The stuffed pale pukeko of Waipū. (Photos: Leucistic Birds New Zealand Facebook)

When she first encountered photos of the stuffed pale pūkeko, Bailey says her immediate reaction was “hey look, that’s a white pūkeko”. But as the comments began to roll in, her perception quickly changed. “There was a possibility that maybe it is something more unusual,” she says. “Some of the white gallinule might have been brought to New Zealand, there might be some in Australian people’s homes, it certainly would be a very exciting find.” She did note that the pūkeko is generally a lot taller and has much longer wings, whereas the gallinule is more of a “frumpy groundrunner” than the bird in the antique shop. 

Hutton, the curator of Lord Howe Island museum, also admits he was “very excited” when he first saw the photos. It’s been a big year for the white gallinule on the tiny island: in the last two months the museum has received two painting donations (one from 1790 and one from 1928) that are set to become part of a new display showing the life and times of the mysterious extinct bird. “When I saw the photos I thought ‘wow, that would be nice if that was a gallinule’,” he muses over the patchy Zoom call from his office. “I think it would be extremely rare that it would end up in New Zealand, although it is possible.”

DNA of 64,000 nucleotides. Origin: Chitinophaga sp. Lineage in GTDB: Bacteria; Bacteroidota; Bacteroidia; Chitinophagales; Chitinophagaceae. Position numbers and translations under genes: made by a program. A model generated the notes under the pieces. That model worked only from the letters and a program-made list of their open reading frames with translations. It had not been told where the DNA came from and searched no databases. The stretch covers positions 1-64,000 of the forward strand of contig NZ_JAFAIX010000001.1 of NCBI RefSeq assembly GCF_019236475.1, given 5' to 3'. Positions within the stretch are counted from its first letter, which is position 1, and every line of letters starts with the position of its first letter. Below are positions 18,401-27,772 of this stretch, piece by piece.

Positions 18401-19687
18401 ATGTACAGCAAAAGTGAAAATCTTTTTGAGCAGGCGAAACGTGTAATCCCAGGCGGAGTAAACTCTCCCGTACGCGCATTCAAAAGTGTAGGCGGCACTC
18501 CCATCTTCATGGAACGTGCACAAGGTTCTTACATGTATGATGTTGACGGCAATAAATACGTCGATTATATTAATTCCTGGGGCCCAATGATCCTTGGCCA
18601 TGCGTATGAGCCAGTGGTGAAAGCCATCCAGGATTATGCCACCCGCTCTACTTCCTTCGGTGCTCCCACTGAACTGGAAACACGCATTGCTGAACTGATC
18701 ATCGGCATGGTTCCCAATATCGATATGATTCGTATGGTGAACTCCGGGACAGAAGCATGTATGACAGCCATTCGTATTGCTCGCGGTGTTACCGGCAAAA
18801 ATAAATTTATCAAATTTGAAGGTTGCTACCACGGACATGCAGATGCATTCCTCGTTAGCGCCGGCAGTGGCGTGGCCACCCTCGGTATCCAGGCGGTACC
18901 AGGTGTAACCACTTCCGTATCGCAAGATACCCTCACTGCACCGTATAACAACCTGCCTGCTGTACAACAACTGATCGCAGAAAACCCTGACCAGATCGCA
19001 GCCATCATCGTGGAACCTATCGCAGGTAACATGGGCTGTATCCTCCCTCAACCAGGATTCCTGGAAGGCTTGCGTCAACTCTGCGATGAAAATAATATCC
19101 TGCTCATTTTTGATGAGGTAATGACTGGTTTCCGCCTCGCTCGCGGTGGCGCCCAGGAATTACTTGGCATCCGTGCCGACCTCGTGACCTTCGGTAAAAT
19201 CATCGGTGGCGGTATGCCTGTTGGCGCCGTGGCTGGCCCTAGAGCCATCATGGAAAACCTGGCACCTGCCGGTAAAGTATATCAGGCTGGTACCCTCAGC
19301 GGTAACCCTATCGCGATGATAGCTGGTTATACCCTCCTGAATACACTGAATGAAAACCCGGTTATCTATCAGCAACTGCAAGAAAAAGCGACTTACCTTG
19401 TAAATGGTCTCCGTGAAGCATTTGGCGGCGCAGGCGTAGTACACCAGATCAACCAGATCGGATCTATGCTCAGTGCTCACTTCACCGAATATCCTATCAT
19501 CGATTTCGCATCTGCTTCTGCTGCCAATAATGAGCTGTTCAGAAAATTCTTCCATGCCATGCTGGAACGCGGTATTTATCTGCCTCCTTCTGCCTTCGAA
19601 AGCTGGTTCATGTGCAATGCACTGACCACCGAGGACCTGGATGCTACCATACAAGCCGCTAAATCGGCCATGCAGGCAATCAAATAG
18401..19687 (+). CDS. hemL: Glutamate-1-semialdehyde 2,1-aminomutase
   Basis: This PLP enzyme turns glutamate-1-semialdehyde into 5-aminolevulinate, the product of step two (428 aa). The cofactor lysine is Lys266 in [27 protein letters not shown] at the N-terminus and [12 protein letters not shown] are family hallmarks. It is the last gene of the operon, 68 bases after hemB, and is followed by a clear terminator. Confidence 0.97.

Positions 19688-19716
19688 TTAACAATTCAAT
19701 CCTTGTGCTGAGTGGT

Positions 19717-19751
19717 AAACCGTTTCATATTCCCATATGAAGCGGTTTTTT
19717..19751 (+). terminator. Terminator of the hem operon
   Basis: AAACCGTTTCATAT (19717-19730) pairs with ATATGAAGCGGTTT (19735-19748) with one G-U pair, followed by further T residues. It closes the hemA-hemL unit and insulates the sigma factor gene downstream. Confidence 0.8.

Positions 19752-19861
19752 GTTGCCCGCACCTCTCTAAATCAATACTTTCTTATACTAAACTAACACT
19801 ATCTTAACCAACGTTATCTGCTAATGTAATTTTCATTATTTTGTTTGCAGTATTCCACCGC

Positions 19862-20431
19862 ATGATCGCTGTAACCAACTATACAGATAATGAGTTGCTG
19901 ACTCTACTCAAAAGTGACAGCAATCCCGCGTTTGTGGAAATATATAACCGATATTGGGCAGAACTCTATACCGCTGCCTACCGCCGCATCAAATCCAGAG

Alas, Hutton has more doubts than confidence in Waipū’s antique shop bird being a world-first find. “It just doesn’t look like it would be 200 years old, unless it was perfectly taxidermied and kept in a glass case in an air-conditioned room for 200 years,” he laughs. The feet pose a problem too: “they look a bit big for me, the gallinule had slightly smaller feet and stockier legs.” Instead of being a once-in-a-lifetime find, he proposes it might be something less exciting, but still very rare: an albino or leucistic pūkeko. 

According to DOC technical support officer Tony Beauchamp, white pūkeko are “rare but reported” in Aotearoa. Referencing the white weka population, he estimates the odds of one hatching would be somewhere between one in 60,000 to one in 100,000. In 2011, four unusually coloured pūkeko were found on an Otago farm – two completely white and two boasting a “Dalmation-like” plumage. “We could not believe what we were seeing,” the farmers told the Otago Daily Times. “We’ll do whatever we have to do to protect them.” At the time, North Otago ranger Kevin Pearce said he had not seen one in his 20 years with DOC. 

Andy Reilly, owner of the antique store Industry Waipū, told The Spinoff that he has never encountered an item quite like the stuffed pale pūkeko before. He purchased the bird from a Kaipara local who shot and stuffed it several years ago. “He was a collector and enthusiast – back in those days people had a shot at anything that could be a trophy.” Reilly believes the bird is “definitely” a pūkeko, although notes that “most people don’t even know what kind of bird it is.” The Spinoff understands it has recently been sold to a private collector for an undisclosed sum.